Two of my favorite women in the world.

Three of my favorite women in the world.

Yes, the words, "You can live with us if you go to UCLA," are always halfway out of my mouth.
My father's Tiramisu, with the loveliest lighting from the sun one could request.

What's so funny about peace, love and understanding?  (If you knew how I felt about Elvis Costello, you would shun me for hypocritically quoting him.)  Amanda wants peace for all, yo.

My chocolate mousse.  I swear to you, the lighting and the detail of this sucker full-screen is food-art.

After dinner, Barbie and I shared our plan to walk up the hill to the castle.  We almsot got both Amanda and Gillian to come, but by the time we were walking out of the restaurant we just had Gillian.

I should have pointed with a finger.  Instead, you must settle for arrows.  No capitalized, "Here."  That is for fingers only.  Check the rule book.

Not too hard to find your way around a small town.  Technically a "municipal district of Bonn," Bad Godesberg strikes me as a town.  Maybe even a village.  By the way, though the village was founded in 722, the fortress was not built until 1210.  This being Europe, it was destroyed by Bavarian troops in the Köln War, which happened because the local Archbishop converted to Protestantism.  

Before we get all "religion is bad" up in here, allow me to share a thought.  Before you hear it, know that I am not a believer in anything, really, except that all the world's religions were created by men for various reasons and more often than not these religions are meant for good.  However, on the whole religious war front, I will stand up for the faithful and state that Ten times out of Ten religious wars are political wars, over power and resources, with religion used as a justification.  Just my opinion.

In 1792 Godesberg became a spa resort, but it was until 1925 that Godesberg became Bad Godesberg, identifying itself as a spa.  We learned at the spa town on the Baltic that the Molli train took us to how strict the Germans are about the Bad moniker.

At the top of the hill, a tad sweaty, I got this shot of Godesberg Castle's remaining tower.  Happy accident that the iPhone made this upside down.  The Hackintoshed netbook knew to fix it on import, and I had to flip it back.  Happy accidents do not need correction.

Barbie, Jeff, and Gillian, at Godesberg Castle.

A view of the town from above.

The ladies posing by the ruins.

The owner, who I hear inherited this place, has built a high-end restaurant up here.

The stroll back down the hill could not have been lovelier.

Back at the house came Wii playing and general fun.  Enough fun that my phone stayed in my pocket.

Until tomorrow.

Friday, August 13, 2010

EuroTour 2010, Day 45, Berlin to Bonn

The time has come for us to leave Berlin.  The rest of this trip is all about my brother and his family, and you can forget about anything insightful or interesting from here on out.  Unless, of course, my twelve year old niece teaches me some cool slang to share with you.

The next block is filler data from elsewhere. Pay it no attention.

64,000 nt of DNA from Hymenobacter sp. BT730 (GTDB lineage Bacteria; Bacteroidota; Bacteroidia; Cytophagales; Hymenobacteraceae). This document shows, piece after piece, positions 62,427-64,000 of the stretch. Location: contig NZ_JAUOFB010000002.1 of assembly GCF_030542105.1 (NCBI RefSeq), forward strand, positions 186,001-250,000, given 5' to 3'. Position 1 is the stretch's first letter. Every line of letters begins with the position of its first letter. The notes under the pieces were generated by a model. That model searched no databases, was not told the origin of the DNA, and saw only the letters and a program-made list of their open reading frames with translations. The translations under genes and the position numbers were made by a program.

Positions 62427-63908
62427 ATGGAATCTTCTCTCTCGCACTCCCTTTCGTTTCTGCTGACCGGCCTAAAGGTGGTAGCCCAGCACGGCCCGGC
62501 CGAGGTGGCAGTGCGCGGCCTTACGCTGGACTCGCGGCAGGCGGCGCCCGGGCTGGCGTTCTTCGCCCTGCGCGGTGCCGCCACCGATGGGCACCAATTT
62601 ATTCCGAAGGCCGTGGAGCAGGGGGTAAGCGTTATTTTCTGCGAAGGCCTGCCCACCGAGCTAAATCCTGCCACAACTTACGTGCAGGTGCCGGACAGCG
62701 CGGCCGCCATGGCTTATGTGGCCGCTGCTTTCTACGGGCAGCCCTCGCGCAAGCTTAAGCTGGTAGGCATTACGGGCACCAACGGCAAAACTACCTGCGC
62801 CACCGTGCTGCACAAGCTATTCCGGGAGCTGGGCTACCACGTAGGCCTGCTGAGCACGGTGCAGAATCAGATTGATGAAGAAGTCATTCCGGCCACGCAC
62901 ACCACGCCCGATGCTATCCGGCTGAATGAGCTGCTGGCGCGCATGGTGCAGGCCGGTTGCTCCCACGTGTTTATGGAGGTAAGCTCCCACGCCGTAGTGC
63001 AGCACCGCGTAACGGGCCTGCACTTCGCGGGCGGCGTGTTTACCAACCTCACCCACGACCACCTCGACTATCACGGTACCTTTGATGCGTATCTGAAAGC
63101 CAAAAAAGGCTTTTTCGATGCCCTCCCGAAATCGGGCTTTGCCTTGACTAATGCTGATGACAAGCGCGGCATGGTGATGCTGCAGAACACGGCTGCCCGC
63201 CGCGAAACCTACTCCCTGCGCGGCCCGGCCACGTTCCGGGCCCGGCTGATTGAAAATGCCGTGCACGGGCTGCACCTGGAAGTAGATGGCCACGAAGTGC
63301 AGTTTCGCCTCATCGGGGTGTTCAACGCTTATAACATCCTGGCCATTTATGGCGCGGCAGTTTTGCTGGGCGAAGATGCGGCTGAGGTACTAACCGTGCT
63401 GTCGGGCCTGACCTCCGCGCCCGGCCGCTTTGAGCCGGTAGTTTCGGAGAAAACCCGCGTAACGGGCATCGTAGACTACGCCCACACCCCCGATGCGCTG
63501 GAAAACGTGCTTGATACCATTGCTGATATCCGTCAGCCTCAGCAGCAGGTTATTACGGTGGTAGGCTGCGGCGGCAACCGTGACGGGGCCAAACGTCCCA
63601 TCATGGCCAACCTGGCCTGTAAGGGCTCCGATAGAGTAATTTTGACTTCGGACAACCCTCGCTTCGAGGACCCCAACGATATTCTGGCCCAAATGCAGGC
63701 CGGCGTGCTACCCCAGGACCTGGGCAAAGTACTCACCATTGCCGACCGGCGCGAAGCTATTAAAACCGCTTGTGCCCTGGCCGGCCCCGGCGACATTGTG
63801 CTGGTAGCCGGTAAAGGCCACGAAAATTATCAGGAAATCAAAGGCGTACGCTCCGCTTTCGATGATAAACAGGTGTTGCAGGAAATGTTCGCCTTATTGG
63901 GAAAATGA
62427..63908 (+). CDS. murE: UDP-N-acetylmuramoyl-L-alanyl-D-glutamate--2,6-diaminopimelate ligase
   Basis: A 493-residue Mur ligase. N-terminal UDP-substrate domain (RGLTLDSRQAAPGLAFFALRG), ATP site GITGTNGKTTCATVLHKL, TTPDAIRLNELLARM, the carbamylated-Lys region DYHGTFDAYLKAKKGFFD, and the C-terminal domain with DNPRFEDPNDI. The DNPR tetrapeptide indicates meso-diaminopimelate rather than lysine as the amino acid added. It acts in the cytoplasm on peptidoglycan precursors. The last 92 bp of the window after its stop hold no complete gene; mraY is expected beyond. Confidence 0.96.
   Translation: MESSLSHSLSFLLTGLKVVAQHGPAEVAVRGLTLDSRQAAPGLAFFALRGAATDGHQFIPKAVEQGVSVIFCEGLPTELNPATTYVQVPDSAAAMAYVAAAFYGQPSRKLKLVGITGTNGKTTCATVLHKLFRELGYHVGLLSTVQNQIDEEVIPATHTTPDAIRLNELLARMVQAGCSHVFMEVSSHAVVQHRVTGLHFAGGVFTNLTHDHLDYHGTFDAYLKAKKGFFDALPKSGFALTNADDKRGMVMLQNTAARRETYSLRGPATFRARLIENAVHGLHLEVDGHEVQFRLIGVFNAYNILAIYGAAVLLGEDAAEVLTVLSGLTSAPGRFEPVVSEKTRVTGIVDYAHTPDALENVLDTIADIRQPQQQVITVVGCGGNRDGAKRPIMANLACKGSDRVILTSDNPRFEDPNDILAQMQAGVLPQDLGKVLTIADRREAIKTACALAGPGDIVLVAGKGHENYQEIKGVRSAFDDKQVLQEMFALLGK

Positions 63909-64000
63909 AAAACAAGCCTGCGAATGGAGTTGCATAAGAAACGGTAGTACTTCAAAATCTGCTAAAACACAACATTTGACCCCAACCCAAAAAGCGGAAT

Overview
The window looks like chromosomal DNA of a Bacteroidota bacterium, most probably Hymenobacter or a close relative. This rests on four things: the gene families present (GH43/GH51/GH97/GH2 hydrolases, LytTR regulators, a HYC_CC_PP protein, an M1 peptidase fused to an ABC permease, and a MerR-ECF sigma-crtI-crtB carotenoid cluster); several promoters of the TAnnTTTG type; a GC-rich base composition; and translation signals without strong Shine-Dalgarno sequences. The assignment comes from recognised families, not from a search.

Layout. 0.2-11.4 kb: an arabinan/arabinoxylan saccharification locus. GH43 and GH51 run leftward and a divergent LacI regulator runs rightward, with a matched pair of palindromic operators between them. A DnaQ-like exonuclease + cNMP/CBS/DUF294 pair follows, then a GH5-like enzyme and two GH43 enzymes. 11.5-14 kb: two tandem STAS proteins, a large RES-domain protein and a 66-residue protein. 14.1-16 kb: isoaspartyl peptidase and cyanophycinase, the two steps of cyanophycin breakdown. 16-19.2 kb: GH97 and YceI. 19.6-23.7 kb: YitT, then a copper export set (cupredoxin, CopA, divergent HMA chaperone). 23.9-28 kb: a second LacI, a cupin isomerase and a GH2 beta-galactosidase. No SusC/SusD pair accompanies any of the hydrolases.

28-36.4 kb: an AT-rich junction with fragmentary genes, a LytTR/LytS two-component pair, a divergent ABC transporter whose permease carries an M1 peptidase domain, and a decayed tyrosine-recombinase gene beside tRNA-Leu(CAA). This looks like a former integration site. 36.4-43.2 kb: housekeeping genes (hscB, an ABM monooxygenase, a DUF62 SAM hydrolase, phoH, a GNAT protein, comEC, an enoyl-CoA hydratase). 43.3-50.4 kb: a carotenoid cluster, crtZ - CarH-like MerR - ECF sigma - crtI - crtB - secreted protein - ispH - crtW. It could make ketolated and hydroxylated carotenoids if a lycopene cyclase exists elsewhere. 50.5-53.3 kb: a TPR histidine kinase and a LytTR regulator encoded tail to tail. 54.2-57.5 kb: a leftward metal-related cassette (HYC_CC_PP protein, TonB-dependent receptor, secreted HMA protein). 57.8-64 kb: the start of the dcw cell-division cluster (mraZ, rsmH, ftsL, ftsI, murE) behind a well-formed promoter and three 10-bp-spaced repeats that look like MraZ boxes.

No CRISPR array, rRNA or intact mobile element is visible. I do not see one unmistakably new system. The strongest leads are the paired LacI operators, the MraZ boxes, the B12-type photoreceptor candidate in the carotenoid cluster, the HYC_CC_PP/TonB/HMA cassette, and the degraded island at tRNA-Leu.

Today we fly from Germany's capital city to the former West Germany's capital city.

Berlin Tiegel Airport.  The cab driver let us know that it is closing in a few years.  It might be the strangest airport on the planet, where each gate has its own arrival and departure door and its own security screening.

The bags of four people who spent a combined 10 weeks in Europe.  And, as Barbie and I tell every person we come across, the tan garment bag on the lower left is the formal wear for the wedding in Paris that we attended on July 3.  We have essentially lived out of two smaller carry-on bags since that event.

Our ride to Bonn.  

I was sitting on the plane, looking at the little screens all showing the same image, and I had to take a picture.  Maybe I should have cropped it?

Here you go, cropped in extra-contrast black and white because some people have been asking for more of that.

One of my last views of the city of Berlin.  A genuine world-class city.

My first view of Bonn.  Bonn, as you know, was the seat of government for West Germany from 1949 to 1990.  And it actually remained the official seat of government for reunified Germany from 1990 to 1999, when the capital was rightly moved back to Berlin.  (I bet that took some planning.)  Still, Bonn remains a political center and a hub for the headquarters of international organizations and corporations.

This picture is for you die-hard Wasters.  I know that you all remember when I took a picture of that sign last year from inside the airport.  No?  

You are so high maintenance.  Here...

Inside the Köln Bonn Airport, July 19, 2009.

Airplane Candid, waiting to deplane.  Köln Bonn Airport.  August 2010.

Last year the jetway had orange sides.  This year the panels paint the light inside green.  Look closely and you will see a Barbie.

Mother-Son Hug at the airport.  I just realized that this is technically a candid and should be black and white.  Rats.

(Fixed.)  Mother-Son Hug Candid.  Bonn, Germany.  August 2010.

My brother lives in Bad Godesberg, the district of Bonn where the majority of foreign embassies were located.  Atop the hill is Godesberg Castle, which Barbie and I have yet to visit.

You can tell how old a kid is by how blurry he or she is in a picture.  

Excuse me, but the next few days I plan to play with them quite a bit.  The Waste will be a tad less cultural, methinks.

Until tomorrow...